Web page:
> a lot of areas of high contrast--dappled light, strong shadows, we probably
> wouldn't even get bear -- we'd get some form of animal holding some form of
> object. It would never "see" cute. It can't "see" determined.
>
> There is no image software in the world, there never will be, that is fully
> capable of understanding _why_ the person who added the photo to the page,
> did so. The most any of the most sophisticated, cutting edge applications
> can do is determine words, whether appropriate to the intent of the image or
> not, or provide a blunt assessment of the image. They can't convey "cute" or
> "determined", "fast", or "sleek", because these are subjective values.
>
> An image is more than the sum of its parts.
>
>
>
>> That other change proposal also suggests that the spec might make it
>> unclear that authors should be the ones that give alternative text, rather
>> than automated tools. However, to draw such a conclusion one would have to
>> ignore the pages and pages of detailed instructions on how authors must
>> write alternative text, and one would have to ignore a big warning placed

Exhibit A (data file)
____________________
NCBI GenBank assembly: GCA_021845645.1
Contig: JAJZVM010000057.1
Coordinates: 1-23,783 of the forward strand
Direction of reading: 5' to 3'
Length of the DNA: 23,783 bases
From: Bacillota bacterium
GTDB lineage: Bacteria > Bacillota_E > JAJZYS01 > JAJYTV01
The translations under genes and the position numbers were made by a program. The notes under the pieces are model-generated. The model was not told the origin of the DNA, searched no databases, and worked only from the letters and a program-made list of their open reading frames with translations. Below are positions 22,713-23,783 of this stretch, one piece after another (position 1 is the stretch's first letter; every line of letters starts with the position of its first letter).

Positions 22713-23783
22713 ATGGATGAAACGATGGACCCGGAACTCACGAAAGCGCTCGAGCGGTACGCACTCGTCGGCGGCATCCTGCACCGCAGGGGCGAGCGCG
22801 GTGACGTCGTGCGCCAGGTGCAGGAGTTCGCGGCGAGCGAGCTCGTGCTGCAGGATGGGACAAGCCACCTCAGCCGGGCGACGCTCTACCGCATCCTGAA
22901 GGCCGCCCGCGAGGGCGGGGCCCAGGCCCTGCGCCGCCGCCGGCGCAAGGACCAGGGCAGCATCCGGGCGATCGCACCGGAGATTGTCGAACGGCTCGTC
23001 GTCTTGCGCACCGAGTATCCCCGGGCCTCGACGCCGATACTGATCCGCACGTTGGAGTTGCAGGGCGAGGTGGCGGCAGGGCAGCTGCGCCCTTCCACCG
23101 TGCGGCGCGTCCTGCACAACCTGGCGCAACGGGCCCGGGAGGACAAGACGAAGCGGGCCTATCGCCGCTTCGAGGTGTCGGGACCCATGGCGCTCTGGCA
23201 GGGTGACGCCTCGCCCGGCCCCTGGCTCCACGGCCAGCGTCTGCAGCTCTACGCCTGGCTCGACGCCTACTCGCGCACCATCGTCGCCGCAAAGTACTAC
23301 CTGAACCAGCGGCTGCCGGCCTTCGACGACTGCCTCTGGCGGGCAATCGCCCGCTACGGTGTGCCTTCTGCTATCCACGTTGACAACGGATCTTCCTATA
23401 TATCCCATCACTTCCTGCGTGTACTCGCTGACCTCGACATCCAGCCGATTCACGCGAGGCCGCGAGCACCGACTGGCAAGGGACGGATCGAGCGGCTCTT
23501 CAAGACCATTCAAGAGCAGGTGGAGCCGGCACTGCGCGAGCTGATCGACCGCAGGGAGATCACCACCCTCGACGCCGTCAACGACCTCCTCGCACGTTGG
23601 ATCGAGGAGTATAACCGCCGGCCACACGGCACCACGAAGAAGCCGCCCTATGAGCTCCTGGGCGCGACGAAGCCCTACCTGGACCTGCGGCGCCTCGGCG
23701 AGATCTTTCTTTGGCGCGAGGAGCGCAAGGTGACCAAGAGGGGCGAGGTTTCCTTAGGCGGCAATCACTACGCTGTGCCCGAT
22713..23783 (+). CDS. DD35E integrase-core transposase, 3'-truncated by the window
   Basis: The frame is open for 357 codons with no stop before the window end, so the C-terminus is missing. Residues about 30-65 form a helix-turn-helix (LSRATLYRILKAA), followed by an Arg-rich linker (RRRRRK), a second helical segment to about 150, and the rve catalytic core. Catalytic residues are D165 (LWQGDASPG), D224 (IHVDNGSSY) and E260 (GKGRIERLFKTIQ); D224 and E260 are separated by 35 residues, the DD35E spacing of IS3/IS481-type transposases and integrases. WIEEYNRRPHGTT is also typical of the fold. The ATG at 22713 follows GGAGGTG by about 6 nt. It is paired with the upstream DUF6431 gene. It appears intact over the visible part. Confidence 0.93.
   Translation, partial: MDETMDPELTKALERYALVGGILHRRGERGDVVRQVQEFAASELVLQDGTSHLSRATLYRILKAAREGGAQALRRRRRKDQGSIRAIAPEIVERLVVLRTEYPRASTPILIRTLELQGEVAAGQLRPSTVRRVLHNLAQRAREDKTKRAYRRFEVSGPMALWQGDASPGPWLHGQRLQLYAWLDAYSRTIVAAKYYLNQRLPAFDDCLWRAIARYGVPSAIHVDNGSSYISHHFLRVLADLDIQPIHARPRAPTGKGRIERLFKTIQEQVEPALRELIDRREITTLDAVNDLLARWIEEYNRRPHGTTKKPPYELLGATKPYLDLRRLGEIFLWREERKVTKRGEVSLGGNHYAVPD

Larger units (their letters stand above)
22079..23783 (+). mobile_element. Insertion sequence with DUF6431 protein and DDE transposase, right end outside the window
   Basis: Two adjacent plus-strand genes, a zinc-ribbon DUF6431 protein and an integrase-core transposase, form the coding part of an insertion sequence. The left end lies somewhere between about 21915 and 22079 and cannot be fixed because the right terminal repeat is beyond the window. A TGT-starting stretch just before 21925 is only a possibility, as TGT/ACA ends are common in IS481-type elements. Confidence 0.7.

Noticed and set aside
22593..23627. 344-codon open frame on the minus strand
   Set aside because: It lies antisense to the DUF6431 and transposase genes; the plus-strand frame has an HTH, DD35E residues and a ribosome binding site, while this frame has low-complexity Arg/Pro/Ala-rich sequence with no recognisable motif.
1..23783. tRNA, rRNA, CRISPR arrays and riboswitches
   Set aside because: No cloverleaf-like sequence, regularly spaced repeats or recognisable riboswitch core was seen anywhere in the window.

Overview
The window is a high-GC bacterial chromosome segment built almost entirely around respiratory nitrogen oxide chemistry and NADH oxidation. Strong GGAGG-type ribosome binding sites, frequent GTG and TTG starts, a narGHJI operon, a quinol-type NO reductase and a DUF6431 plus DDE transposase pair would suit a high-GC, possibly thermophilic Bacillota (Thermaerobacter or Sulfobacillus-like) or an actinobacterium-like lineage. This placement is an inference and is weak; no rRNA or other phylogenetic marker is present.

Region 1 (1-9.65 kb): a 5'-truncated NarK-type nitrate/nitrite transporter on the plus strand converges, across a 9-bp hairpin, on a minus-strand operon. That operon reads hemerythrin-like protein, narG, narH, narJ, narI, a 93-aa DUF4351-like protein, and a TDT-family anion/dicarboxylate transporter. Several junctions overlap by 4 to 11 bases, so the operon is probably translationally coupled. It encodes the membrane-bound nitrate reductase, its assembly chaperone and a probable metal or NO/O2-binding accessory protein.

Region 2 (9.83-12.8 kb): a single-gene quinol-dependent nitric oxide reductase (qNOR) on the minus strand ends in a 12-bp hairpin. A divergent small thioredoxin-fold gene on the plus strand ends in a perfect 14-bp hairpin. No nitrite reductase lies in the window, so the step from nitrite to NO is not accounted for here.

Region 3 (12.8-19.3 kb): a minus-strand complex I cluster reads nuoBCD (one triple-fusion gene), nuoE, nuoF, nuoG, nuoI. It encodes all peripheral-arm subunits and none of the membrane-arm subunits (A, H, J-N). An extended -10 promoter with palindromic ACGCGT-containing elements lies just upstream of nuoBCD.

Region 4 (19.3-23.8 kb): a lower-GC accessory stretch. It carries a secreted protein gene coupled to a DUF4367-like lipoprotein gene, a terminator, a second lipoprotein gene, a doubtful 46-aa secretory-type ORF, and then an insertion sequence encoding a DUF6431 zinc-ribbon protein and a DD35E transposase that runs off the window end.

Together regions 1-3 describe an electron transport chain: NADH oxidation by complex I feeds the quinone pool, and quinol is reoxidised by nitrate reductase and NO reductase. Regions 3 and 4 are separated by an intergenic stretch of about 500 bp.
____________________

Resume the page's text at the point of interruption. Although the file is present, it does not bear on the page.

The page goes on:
>> immediately adjacent to the controversial paragraph asserting in no
>> uncertain terms that "authors must not rely on such behaviour".
>>
>>
> Why muddy the topic, though? With big, garish red letters? Why not keep it
> simple: authors, do this. Clean, simple, to the point, without a lot of
> extra words, extra text, garish red letters, and vague references to
> wonderful technology ...that doesn't exist, and in effect, can't exist.
>
> Why can't we just keep things simple?
>
>
>> That other change proposal further suggests that we should not suggest to
>> implementors that they help users understand images, because they will do
>> so without prompting. However, this would be inconsistent with the style
>> of the specification, which is to be explicit about everything and to
>> leave nothing to chance, especially not something as important as
>> accessibility.
>>
>>
> I strongly recommend that you re-do your change proposal and include
> references to the other change proposals, because I haven't a clue which
> change proposal you're talking about here. I'm only aware of one change
> proposal: Matt's original. And that's all that shows in the Issues Status